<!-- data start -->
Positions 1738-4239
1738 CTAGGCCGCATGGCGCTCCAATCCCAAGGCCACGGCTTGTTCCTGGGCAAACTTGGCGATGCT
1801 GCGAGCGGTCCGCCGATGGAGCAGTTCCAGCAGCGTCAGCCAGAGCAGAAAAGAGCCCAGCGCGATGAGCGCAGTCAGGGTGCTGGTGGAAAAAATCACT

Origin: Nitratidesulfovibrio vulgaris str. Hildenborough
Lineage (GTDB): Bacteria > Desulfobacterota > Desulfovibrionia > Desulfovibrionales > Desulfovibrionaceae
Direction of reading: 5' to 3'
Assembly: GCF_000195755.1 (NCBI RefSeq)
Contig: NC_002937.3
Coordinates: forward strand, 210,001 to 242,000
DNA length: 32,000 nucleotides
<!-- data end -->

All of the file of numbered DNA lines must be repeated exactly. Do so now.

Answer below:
Positions 1738-4239
1738 CTAGGCCGCATGGCGCTCCAATCCCAAGGCCACGGCTTGTTCCTGGGCAAACTTGGCGATGCT
1801 GCGAGCGGTCCGCCGATGGAGCAGTTCCAGCAGCGTCAGCCAGAGCAGAAAAGAGCCCAGCGCGATGAGCGCAGTCAGGGTGCTGGTGGAAAAAATCACT

Origin: Nitratidesulfovibrio vulgaris str. Hildenborough
Lineage (GTDB): Bacteria > Desulfobacterota > Desulfovibrionia > Desulfovibrionales > Desulfovibrionaceae
Direction of reading: 5' to 3'
Assembly: GCF_000195755.1 (NCBI RefSeq)
Contig: NC_002937.3
Coordinates: forward strand, 210,001 to 242,000
DNA length: 32,000 nucleotides